SIREN-TEST FOR DECEMBER AT 12NOON TODAY
The local Department of Homeland Security / TEMCO Division reminds the public that the monthly territory-wide emergency siren test for December is set for 12 noon today. The monthly siren test is held on the first Friday of every month.
ASDOL asks the public not to be alarmed if the sirens are heard, as it’s only a test. The public is encouraged to call 699-0411 or 699-3800 and report any issues with respect to siren testing today. It reminds and requests government offices, schools, the private sector and village mayors (Pulenu’u) to call 699-0411 or 699-3800 to advise and report results of siren testing in their respective villages, counties and sectors.
2016-2017 TROPICAL CYCLONE SEASON WORKSHOP NEXT WEEK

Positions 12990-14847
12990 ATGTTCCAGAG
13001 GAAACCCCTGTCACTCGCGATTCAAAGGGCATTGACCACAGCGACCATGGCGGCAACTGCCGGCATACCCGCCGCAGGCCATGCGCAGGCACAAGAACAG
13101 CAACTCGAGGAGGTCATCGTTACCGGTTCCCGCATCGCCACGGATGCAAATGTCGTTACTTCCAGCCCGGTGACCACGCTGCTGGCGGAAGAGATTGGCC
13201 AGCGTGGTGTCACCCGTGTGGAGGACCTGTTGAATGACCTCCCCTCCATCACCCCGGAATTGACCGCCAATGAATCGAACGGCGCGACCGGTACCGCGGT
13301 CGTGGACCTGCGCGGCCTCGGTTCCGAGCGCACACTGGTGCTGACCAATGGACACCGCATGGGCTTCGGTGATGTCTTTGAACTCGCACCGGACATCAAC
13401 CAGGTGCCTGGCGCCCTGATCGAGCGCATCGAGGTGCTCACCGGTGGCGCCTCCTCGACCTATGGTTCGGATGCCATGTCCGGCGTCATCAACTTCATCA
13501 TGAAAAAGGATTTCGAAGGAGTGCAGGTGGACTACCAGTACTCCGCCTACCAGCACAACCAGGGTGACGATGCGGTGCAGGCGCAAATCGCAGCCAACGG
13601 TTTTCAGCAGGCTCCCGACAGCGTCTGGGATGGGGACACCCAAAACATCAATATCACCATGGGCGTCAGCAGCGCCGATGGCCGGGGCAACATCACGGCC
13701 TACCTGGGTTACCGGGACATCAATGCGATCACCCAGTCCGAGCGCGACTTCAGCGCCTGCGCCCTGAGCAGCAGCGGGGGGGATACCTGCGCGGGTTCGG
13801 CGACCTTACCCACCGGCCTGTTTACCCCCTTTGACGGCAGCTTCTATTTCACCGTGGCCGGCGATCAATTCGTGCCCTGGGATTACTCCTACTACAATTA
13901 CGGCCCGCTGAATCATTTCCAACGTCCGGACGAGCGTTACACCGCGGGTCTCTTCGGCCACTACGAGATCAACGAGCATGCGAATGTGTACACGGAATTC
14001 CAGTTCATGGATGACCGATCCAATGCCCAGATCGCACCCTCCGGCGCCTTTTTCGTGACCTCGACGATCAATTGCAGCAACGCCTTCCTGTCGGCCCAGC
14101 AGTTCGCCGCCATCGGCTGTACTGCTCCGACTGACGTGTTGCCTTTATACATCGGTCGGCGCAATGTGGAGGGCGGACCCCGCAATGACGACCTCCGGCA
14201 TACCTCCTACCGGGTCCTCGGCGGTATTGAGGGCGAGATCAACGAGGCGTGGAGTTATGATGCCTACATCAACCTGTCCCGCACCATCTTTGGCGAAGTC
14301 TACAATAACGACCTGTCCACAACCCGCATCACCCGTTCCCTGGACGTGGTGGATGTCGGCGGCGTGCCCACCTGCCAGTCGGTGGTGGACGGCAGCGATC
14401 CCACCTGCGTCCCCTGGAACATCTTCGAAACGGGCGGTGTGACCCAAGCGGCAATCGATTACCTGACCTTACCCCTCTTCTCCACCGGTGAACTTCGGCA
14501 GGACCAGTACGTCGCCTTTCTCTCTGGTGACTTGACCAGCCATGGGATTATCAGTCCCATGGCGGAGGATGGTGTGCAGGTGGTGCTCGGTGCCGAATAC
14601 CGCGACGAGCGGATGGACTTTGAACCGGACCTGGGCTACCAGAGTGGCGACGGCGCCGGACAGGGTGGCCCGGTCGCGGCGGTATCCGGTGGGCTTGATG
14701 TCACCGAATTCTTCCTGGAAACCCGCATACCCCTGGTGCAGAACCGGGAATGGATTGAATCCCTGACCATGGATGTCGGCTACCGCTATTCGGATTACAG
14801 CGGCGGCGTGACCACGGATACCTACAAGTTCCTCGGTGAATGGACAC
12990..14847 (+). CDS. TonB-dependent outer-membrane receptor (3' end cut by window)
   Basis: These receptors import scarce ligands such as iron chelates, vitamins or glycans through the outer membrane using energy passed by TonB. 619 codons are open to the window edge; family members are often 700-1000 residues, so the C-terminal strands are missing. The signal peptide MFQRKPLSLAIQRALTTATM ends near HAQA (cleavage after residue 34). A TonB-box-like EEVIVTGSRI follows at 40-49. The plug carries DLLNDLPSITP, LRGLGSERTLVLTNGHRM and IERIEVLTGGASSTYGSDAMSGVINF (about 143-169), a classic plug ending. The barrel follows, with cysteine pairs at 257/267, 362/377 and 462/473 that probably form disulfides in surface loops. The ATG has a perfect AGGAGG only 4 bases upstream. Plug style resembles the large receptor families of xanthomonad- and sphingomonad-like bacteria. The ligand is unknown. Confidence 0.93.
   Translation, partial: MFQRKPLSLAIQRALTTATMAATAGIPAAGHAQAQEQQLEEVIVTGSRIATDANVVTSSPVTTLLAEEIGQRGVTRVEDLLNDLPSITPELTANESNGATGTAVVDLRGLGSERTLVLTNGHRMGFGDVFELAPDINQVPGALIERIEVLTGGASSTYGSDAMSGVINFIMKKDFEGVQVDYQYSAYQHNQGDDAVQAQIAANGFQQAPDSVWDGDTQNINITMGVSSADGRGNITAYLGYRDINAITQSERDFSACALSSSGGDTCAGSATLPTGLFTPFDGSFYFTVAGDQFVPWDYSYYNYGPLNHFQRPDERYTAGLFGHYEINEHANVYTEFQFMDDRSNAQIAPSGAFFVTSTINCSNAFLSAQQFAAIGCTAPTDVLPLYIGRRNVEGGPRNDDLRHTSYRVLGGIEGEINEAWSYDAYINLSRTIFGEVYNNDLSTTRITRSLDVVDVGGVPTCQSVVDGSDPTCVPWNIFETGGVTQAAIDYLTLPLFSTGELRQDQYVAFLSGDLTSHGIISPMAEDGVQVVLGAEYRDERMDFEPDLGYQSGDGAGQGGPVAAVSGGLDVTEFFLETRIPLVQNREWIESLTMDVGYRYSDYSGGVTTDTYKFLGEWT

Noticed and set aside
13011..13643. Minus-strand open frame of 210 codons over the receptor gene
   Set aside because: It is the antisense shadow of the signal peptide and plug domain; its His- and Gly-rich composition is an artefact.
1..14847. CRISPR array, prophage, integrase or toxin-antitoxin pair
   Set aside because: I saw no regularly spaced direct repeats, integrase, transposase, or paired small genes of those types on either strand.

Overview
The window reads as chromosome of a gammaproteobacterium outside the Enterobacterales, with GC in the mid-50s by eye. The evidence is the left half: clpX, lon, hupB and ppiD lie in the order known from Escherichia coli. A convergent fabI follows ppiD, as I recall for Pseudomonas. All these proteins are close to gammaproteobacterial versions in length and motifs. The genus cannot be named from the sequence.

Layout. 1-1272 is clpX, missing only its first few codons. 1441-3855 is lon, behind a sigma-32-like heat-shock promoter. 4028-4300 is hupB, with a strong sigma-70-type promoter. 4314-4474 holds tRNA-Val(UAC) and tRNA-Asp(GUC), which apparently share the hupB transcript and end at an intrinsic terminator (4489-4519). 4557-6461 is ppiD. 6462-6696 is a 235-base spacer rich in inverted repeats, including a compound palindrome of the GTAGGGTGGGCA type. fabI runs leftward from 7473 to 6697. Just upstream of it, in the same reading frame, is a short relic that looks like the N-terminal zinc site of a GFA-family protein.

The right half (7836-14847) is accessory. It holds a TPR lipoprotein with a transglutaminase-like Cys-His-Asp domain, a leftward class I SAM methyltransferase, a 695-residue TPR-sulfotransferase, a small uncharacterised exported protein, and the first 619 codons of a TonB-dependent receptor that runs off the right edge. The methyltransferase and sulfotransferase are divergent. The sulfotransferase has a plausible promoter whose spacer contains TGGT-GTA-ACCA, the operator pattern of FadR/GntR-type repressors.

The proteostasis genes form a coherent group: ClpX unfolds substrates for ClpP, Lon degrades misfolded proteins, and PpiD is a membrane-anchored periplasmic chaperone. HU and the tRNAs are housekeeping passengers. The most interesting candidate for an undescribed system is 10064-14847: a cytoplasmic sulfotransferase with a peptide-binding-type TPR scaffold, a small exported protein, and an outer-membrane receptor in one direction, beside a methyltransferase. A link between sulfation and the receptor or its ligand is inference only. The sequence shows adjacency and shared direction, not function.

The local Department of Homeland Security (ASDHS) in cooperation with the National Weather Service in Tafuna is sponsoring the 2016-2017 Tropical Cyclone Season Workshop on Dec. 8.
In a letter last week to the local media, ASDHS acting director Jacinta Brown said the focus of the workshop is to share information with and provide awareness to ASG agency partners of the forecast for this year’s hurricane season and the new weather products.
“These past years have been a constant and important reminder to all of us that severe weather conditions like hurricanes, flash floods, and landslides may strike at anytime and any place causing devastation to life and property in the community and government,” she said.
She also says that it’s no secret that American Samoa as well as other island communities in the Pacific experienced encounters with some weather systems during the period of November 2015 to April 2016.
“American Samoa was fortunate enough to escape with minimal damages caused by landslides and flooding” as a result of Tropical Cyclones Tuni, Ula, Victor, Winston, and Amos, she said.
Additionally, the “intent of this campaign of preparedness workshops is to assist your agencies with new information toward the improvements of your own emergency response plans as we enter into the November 2016- April 2017 tropical cyclone season.”